Introducing social media for small business

Last year I gave a workshop about my blog as part of our Web in Feb month of activities.pinterest_logo

This year I have been asked to turn it into a regular workshop by extending the coverage to social media.

Using the tried and trusted ‘Ronseal’ approach we came up with ‘Introducing Social Media for Small Business’ as the title.

So far I have the run the workshop twice, with more to follow on 15 and 29 May. It has proved popular, but I am struggling to fit everything in to the two hours available. Social Media is such a big topic and the platforms continue to grow, with Pinterest being the latest hot topic.

Here are my top twelve tips for Social Media success:

  1. Try to limit to 30 minutes a day
  2. Keep it professional – you might go viral in a bad way
  3. Keep an eye out for new services
  4. Try to measure results
  5. Cull any activities that don’t help your business
  6. Try to stay focussed – keep away from the Lolcats
  7. Be a person online – but not too personal
  8. Always try to add value
  9. Don’t just lurk – contribute
  10. Try to be ‘marketing lite’ – avoid spamming
  11. Have a consistent brand / name across your social media platforms
  12. Have fun with it

I recently posted my workshop slides onto Slideshare and was surprised to discover that I already have had 127 views there.

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introducing-social-media-for-small-business

4 thoughts on “Introducing social media for small business

  1. Annabel

    Great seminar on Wednesday (iff much too short – I do hope those of us who have attended one of your 2 hour seminars will be allowed to go on a longer one, like a one-day one, in future if you arrange one!)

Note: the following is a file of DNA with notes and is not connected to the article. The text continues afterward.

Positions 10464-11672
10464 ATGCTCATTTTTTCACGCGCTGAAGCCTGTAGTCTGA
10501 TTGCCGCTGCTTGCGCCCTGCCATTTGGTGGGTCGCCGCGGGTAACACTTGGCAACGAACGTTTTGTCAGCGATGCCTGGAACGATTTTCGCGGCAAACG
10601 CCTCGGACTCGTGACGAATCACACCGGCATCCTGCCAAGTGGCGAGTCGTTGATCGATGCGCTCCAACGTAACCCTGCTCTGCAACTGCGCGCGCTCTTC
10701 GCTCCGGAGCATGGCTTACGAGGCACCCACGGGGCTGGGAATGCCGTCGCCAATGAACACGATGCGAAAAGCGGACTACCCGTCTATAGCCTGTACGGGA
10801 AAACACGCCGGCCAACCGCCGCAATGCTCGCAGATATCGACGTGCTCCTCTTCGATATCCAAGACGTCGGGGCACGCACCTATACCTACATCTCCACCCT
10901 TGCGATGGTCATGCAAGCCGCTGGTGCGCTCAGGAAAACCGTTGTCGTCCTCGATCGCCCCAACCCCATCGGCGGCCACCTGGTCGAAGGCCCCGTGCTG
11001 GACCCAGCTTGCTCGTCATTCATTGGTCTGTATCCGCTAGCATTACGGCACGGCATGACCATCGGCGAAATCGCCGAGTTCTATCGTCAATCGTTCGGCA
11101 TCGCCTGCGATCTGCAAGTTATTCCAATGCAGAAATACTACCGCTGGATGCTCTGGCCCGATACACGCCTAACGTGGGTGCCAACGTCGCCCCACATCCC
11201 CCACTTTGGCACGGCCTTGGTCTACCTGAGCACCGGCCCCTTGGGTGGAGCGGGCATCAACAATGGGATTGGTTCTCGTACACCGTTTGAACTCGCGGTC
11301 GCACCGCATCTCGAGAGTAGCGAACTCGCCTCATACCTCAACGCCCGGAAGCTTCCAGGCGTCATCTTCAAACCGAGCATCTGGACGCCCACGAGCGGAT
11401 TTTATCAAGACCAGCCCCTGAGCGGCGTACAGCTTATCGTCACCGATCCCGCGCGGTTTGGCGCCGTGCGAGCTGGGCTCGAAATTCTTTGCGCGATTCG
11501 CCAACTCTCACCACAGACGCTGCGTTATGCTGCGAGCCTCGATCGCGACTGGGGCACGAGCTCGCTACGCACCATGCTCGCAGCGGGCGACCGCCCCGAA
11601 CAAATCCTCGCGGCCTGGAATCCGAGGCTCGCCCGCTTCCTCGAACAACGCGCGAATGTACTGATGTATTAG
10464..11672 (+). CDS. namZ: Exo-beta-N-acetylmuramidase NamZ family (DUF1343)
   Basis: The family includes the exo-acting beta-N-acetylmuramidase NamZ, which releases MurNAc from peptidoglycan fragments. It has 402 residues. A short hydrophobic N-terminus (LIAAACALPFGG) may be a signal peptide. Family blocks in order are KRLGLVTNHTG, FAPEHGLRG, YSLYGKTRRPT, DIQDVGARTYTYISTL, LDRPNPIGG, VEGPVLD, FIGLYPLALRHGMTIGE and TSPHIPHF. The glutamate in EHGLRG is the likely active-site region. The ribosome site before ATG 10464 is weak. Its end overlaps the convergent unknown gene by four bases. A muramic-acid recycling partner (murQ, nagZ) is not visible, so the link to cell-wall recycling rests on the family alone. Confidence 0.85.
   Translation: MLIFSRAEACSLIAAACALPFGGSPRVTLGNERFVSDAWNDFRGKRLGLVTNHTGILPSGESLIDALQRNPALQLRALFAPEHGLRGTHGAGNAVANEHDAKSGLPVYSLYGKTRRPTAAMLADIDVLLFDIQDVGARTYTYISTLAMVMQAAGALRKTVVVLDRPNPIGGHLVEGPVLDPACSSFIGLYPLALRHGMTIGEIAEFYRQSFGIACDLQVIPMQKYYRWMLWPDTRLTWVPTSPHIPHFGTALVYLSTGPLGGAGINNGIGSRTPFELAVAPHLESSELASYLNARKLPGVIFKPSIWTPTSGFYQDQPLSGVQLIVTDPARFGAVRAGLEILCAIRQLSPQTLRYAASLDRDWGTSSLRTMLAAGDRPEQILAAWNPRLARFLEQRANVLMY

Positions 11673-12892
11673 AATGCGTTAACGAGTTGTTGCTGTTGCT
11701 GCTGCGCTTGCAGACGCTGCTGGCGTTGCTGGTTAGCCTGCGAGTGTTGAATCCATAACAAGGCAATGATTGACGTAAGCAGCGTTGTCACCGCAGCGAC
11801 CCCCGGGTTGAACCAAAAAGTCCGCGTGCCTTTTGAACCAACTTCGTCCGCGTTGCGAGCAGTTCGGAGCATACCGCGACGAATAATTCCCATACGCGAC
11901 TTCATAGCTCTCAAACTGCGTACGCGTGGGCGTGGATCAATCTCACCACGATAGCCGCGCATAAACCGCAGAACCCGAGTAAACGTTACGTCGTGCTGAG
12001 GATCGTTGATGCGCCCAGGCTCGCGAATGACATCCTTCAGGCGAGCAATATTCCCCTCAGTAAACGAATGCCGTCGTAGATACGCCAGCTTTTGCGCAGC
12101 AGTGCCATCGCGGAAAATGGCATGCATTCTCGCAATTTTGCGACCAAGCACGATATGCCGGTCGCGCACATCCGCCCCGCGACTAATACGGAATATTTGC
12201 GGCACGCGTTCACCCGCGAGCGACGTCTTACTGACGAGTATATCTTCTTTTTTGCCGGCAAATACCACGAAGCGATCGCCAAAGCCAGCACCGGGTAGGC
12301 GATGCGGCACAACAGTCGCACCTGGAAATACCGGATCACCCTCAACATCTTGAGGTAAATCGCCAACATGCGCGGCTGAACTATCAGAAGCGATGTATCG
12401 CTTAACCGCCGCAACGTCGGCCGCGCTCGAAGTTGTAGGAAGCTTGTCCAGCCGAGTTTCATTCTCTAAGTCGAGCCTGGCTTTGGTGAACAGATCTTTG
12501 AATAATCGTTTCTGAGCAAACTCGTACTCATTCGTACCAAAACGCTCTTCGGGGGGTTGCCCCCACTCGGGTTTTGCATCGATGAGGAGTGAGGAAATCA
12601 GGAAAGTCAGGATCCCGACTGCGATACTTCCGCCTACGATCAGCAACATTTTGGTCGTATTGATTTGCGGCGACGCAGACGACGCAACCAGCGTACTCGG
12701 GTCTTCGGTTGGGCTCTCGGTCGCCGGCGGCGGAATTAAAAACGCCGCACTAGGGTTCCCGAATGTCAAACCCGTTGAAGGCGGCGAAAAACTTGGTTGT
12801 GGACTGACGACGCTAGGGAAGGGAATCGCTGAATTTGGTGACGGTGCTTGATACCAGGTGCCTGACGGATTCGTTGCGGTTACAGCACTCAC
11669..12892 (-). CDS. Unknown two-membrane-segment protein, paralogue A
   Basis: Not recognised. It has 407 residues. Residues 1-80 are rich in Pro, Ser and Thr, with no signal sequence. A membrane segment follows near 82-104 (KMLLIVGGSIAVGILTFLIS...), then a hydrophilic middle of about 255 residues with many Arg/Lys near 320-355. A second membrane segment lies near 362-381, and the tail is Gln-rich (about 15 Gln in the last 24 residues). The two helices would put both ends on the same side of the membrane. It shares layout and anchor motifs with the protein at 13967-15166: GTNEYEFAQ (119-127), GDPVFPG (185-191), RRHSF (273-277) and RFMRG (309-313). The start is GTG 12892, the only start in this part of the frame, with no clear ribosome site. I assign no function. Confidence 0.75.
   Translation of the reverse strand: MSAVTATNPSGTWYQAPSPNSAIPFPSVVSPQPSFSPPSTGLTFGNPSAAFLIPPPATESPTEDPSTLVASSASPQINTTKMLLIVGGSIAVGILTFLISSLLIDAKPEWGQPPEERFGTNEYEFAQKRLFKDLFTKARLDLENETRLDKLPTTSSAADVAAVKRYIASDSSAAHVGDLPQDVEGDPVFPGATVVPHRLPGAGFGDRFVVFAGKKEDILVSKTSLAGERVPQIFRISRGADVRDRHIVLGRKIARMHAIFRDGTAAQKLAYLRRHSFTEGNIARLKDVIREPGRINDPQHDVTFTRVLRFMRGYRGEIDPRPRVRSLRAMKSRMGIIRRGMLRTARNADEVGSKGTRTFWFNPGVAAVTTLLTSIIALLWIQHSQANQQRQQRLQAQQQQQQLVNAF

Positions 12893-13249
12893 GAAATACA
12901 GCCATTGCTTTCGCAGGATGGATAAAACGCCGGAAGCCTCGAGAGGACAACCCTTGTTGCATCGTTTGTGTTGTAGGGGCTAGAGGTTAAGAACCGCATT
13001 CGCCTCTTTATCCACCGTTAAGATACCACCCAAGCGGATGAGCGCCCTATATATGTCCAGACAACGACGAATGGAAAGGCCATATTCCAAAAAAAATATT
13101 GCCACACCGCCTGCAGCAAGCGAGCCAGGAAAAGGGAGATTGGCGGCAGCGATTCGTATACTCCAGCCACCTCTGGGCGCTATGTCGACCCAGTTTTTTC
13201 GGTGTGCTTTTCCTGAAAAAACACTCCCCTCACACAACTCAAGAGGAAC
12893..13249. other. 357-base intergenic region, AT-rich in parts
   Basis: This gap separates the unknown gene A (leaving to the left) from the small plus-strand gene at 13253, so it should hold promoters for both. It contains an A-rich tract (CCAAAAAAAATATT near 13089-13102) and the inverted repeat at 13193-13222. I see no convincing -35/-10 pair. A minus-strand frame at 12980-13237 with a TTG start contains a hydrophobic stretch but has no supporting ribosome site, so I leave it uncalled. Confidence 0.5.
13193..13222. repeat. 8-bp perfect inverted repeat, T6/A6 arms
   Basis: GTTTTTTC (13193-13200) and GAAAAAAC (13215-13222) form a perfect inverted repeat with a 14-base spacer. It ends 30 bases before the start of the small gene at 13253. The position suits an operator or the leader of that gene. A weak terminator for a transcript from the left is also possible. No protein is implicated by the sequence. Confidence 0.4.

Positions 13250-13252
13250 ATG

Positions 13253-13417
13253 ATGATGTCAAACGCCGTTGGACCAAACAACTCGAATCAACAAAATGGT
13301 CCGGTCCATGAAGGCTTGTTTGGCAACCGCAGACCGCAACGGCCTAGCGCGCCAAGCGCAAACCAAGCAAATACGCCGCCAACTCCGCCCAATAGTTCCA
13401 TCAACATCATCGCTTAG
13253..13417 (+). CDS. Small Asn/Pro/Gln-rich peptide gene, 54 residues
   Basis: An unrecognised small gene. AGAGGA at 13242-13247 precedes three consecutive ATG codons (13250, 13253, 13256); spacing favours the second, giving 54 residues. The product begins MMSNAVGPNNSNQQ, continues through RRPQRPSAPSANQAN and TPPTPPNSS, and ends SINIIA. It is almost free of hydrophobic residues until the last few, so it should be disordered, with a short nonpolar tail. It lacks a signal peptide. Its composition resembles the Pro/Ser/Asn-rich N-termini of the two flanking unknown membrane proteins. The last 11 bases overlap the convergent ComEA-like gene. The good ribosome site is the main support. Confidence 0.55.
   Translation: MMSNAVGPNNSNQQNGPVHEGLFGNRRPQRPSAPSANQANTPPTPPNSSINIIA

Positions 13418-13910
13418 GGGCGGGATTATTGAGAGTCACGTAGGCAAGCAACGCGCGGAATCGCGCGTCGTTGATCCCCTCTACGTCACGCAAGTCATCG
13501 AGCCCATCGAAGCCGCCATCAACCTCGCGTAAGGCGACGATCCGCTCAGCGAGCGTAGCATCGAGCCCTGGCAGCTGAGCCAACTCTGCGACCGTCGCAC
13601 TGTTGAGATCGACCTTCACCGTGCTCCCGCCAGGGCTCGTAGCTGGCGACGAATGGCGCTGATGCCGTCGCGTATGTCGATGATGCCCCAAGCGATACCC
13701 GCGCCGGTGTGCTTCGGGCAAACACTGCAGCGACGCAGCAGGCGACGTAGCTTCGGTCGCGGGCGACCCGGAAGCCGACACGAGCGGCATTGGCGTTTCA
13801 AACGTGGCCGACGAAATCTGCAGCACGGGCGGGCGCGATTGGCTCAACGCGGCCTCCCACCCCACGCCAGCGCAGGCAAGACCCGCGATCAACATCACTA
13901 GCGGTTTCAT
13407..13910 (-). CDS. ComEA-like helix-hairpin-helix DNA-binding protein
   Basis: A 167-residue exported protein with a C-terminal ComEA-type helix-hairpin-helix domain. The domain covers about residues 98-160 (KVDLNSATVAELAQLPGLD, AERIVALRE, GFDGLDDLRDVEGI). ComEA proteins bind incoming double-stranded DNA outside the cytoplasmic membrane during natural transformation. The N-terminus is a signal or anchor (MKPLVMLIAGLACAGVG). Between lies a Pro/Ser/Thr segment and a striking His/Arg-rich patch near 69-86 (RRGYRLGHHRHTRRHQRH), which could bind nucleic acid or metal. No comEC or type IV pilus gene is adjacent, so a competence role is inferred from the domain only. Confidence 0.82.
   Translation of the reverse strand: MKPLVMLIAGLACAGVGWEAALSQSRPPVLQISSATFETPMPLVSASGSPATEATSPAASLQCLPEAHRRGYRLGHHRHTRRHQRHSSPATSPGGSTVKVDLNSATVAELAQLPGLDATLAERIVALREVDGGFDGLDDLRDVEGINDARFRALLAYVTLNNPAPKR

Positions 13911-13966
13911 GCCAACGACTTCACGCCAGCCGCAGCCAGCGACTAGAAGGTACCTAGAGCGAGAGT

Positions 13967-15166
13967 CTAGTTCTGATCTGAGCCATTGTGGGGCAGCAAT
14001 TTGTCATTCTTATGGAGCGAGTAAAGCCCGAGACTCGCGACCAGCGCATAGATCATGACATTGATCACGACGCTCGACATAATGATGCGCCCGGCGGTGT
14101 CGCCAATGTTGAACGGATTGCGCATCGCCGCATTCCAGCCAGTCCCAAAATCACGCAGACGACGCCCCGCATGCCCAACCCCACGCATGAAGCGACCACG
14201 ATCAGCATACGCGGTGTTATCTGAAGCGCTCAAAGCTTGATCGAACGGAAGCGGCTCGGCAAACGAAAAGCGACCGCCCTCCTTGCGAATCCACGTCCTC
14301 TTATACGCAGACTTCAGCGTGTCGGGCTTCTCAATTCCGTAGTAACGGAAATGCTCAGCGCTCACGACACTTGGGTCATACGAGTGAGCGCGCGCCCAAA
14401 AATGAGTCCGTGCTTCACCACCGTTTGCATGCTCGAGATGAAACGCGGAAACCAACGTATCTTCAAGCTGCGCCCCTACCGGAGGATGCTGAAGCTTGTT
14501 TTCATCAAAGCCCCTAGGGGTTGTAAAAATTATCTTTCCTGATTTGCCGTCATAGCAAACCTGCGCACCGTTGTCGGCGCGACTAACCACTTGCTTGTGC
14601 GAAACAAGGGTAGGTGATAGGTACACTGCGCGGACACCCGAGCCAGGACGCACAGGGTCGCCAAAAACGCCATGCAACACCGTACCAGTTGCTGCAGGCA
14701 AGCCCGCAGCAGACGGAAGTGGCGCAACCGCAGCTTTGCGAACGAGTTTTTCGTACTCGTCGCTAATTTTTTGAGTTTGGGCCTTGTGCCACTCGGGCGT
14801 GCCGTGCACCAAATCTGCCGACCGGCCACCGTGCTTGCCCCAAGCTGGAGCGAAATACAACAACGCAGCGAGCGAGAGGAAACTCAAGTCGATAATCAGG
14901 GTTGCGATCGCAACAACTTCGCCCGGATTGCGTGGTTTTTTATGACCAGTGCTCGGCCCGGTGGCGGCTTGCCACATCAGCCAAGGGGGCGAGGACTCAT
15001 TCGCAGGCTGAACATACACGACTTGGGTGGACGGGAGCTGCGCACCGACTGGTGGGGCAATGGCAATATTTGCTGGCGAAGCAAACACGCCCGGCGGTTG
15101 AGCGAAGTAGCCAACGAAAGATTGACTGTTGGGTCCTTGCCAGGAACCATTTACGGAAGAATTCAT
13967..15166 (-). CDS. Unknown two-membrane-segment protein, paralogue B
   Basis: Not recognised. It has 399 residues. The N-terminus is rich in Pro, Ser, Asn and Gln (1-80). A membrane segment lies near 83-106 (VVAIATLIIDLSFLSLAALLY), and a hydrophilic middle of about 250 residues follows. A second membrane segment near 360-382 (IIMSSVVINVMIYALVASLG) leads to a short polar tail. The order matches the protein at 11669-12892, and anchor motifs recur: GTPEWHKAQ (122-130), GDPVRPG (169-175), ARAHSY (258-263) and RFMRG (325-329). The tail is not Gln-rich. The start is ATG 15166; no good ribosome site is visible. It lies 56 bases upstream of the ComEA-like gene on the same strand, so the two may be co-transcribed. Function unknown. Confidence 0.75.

Did you see the article in the FT business section today on social media? (I read the paper version, I think it was page 19 – hopefully this http://www.ft.com/cms/s/0/8b7ab90e-bc91-11e2-
    b344-00144feab7de.html links to it) ? It is about a suggestion that Facebook may be losing younger users to some of the newer social media platforms – especially as their parents’ generation use it (although Facebook itself does not seem to agree this is happening)? I thought the article was quite interesting. Of course, from Facebook’s point of view, the suggestion itself could be viewed as potentially negatively impinging on its business. But I think it is certainly true that particularly for the younger generation, interest in particular products sometimes waxes and wanes – and sometime waxes again. In a quite different field, I always thought hula hoops were great, and I was interested to see them making a resurgence recently..

    (Feel free to edit by cutting e.g. the last few sentences should you wish to publish any of this – apart from “iff” which is of course intended as “iff” and not “if”.)

    Reply
    1. ninfield Post author

      Thanks Annabel
      I hadn’t seen that FT article.
      I wonder if it is simply a matter of Facebook becoming too successful, and so no longer cool for youngsters.
      Neil

      Reply

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